Polk and Texas

James K. Polk made no secret during the campaign of 1844…  of his desire to annex Texas.  It was what the Texans wanted and expansionists demanded.  John Tyler bowed to political pressure from Whigs after they defeated the first treaty and failed to act on annexation.   Only the swell of support from Polk’s fiery rhetoric forced the lame duck administration to act.

Polk would have acted without Congressional approval… but he made it clear in his inaugural address that this was a momentous occasion for all involved, “ I shall on the broad principle which formed the basis and produced the adoption of our Constitution, and not in any narrow spirit of sectional policy, endeavor by all constitutional, honorable, and appropriate means to consummate the expressed will of the people and Government of the United States by the reannexation of Texas to our Union at the earliest practicable period.”

Little Hickory

Polk was not content to stop with Texas… he was a true expansionist and believed in Manifest Destiny,  ” Nor will it become in a less degree my duty to assert and maintain by all constitutional means the right of the United States to that portion of our territory which lies beyond the Rocky Mountains”     The country was expanding and Polk was willing to use the power of the Presidency to make it happen.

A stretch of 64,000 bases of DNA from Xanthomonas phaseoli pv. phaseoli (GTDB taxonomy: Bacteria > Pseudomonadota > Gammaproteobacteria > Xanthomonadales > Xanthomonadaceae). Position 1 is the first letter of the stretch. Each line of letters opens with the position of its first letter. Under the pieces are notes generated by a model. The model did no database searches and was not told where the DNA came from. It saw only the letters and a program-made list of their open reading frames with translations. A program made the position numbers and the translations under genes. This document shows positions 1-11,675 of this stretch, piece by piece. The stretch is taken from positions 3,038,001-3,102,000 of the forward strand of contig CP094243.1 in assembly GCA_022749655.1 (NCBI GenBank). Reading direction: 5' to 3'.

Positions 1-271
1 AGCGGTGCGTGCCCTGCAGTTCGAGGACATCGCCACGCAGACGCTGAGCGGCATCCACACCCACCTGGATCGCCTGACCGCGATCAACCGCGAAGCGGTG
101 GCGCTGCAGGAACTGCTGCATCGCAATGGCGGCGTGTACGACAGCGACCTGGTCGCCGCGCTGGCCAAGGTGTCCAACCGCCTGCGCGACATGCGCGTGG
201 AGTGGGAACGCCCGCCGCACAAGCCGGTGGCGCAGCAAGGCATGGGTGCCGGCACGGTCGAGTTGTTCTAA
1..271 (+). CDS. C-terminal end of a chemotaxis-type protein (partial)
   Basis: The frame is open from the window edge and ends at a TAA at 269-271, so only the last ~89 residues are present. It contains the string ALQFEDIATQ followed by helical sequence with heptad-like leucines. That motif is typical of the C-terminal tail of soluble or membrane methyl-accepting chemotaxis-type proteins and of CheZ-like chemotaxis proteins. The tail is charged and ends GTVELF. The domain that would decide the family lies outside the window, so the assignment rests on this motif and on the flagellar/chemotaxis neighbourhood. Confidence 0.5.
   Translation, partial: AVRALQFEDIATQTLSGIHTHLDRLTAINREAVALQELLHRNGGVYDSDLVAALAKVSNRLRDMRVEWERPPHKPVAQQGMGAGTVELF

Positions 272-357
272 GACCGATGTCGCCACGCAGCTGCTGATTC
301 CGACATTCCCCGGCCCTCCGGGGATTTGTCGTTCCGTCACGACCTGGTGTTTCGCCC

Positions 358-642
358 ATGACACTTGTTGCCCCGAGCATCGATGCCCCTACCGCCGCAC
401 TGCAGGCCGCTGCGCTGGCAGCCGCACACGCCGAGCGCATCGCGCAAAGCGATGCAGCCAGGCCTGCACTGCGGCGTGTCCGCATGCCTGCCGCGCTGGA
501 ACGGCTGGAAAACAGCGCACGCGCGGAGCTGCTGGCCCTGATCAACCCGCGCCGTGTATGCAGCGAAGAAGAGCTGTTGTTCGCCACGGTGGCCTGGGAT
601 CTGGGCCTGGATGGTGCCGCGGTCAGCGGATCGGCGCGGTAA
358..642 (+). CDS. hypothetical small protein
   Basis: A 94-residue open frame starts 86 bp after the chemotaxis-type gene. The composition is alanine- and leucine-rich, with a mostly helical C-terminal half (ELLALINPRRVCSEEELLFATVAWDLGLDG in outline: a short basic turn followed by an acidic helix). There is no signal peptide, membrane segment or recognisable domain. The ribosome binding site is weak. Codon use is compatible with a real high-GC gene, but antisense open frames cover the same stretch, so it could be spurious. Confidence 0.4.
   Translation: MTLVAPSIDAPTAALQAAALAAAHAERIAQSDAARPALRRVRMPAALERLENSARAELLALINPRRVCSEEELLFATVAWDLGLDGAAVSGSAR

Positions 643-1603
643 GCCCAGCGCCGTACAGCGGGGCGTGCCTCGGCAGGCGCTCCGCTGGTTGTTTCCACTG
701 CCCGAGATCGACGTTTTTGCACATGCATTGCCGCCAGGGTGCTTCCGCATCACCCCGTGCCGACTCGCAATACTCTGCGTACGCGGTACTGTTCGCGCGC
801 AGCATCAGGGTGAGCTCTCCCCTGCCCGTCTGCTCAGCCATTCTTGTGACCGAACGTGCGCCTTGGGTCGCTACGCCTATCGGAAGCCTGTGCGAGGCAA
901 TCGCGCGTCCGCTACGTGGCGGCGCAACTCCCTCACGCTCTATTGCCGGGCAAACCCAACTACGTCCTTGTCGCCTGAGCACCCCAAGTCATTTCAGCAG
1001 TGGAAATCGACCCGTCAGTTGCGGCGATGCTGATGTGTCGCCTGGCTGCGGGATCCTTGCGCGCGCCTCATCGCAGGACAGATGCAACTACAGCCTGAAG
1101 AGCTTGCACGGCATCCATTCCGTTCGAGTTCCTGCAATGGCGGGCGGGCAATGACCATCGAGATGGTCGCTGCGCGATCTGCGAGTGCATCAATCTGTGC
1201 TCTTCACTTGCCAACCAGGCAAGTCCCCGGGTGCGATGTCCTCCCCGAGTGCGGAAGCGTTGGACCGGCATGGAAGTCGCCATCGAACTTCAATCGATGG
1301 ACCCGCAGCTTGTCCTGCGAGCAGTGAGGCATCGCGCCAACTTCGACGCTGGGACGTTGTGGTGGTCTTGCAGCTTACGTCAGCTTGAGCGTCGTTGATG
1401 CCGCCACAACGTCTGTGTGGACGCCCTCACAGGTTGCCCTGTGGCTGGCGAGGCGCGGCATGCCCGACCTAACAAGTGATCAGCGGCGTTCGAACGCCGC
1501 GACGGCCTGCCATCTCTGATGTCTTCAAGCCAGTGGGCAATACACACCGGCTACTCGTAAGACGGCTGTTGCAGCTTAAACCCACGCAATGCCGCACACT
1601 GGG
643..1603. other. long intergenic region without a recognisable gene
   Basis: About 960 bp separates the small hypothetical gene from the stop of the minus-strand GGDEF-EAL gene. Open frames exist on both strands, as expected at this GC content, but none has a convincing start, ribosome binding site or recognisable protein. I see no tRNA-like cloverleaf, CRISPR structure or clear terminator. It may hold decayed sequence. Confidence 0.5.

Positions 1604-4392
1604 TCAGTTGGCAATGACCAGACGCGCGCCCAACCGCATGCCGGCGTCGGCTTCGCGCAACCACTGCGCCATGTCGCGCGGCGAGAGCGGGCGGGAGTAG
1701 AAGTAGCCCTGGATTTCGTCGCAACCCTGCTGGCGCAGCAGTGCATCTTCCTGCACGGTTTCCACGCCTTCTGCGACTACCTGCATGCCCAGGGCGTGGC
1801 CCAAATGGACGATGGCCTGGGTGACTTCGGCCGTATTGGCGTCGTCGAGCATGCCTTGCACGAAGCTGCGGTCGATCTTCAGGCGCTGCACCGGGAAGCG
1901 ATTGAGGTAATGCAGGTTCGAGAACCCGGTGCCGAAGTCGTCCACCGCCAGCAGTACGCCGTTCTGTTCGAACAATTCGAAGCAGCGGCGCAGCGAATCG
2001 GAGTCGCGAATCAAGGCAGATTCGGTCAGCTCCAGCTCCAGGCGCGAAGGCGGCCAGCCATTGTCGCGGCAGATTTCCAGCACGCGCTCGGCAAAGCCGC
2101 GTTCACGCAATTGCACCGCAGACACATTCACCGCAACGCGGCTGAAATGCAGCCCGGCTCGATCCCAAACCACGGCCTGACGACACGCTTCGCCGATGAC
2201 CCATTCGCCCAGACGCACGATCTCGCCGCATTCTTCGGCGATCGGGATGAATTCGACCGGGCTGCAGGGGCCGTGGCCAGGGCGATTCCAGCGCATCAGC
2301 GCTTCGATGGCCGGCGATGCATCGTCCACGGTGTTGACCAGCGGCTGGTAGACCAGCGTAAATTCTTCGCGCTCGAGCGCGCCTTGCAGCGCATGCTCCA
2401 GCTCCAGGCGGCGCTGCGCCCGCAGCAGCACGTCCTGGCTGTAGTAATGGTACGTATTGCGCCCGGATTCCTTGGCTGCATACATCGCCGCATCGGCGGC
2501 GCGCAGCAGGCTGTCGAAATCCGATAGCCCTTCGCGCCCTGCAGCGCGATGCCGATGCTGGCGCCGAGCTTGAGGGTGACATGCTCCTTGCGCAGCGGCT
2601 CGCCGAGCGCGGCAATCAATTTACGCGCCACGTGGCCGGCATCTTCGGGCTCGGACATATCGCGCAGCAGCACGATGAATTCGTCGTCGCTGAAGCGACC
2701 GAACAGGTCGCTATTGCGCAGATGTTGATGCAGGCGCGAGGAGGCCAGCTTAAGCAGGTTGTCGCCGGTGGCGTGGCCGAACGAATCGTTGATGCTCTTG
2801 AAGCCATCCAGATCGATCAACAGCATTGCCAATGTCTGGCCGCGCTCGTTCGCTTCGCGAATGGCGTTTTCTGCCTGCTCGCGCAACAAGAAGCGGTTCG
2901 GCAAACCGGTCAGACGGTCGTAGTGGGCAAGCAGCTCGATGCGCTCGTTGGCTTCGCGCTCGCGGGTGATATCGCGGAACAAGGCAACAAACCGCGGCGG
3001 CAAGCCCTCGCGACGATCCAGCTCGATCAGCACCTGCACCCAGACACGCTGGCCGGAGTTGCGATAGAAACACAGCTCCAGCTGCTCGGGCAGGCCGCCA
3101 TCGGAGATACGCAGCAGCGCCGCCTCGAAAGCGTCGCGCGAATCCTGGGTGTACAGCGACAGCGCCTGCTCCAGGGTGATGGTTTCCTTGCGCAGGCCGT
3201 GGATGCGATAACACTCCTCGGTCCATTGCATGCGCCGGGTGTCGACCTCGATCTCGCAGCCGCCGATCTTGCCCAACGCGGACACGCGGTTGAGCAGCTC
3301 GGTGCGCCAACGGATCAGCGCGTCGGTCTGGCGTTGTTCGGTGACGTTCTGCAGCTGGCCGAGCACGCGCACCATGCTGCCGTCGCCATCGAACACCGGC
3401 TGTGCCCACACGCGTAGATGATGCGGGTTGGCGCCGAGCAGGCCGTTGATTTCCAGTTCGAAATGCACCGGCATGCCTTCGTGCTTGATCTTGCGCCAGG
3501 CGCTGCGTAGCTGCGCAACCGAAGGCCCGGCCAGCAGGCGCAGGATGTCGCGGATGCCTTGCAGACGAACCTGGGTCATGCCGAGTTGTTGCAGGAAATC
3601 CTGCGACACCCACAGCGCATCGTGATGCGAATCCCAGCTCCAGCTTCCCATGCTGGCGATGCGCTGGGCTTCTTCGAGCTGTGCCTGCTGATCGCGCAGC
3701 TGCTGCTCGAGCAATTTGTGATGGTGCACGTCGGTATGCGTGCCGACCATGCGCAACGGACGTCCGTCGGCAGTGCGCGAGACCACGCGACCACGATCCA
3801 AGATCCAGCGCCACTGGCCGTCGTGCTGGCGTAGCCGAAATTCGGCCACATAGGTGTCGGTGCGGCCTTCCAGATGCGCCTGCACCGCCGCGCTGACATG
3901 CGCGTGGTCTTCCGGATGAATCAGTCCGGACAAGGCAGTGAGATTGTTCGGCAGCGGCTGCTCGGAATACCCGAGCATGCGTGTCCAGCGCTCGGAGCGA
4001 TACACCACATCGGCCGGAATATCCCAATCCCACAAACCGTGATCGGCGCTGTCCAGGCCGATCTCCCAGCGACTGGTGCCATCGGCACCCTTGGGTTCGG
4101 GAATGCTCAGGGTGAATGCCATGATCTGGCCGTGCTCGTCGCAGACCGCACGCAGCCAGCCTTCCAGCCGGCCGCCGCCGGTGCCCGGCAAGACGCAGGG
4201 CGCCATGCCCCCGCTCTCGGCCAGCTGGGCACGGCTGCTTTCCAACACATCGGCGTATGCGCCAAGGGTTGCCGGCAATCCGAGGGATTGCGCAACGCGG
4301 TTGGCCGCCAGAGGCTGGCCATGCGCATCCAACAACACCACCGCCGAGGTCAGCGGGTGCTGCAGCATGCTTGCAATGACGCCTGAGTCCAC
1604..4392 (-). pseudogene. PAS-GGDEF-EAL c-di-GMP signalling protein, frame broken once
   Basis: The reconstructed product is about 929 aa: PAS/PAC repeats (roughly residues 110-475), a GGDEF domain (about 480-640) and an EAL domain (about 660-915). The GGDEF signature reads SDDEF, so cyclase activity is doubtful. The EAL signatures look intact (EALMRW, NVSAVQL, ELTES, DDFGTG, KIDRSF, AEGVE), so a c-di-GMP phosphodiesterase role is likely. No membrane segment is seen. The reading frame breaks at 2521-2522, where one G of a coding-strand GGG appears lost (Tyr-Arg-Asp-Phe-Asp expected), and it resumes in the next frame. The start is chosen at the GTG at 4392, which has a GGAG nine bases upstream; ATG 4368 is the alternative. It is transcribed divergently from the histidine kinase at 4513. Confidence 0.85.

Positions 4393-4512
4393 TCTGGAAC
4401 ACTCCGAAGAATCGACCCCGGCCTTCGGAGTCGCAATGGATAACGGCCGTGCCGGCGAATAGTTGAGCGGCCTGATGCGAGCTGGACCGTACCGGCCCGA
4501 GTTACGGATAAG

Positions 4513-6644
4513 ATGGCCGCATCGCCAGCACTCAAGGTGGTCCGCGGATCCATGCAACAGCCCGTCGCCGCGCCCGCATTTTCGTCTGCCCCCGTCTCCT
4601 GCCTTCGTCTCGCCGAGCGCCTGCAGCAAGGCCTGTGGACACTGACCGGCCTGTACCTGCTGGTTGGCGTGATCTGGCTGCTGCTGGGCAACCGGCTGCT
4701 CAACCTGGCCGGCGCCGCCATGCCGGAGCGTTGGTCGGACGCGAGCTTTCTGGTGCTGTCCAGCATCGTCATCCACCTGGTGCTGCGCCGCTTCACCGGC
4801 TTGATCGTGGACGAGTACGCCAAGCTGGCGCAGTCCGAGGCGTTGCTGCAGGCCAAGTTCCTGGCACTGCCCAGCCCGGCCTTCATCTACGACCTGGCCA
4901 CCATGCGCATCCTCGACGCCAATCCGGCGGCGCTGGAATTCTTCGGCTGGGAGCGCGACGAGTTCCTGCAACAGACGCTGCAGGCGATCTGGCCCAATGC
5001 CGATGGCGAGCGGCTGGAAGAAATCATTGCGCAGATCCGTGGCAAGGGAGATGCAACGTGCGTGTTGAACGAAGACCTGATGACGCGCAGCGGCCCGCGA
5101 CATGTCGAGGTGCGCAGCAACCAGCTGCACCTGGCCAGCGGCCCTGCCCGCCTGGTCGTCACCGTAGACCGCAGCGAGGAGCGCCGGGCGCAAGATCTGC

Texas for the Union !

“To us belongs the duty of protecting them adequately wherever they may be upon our soil. The jurisdiction of our laws and the benefits of our republican institutions should be extended over them in the distant regions which they have selected for their homes. The increasing facilities of intercourse will easily bring the States, of which the formation in that part of our territory cannot be long-delayed, within the sphere of our federative Union”   James K. Polk

Eisenhower and Civil Rights

Eisenhower lacked the rhetorical flourishes of Jack Kennedy… but when it came to defending Civil Rights in America, Ike accomplished far more than his successor.  Popular history has embraced Kennedy as a Civil Rights champion and largely ignored the record of Eisenhower.  This is largely due to the martyrdom  bestowed on Kennedy and Ike’s measured responses to crisis.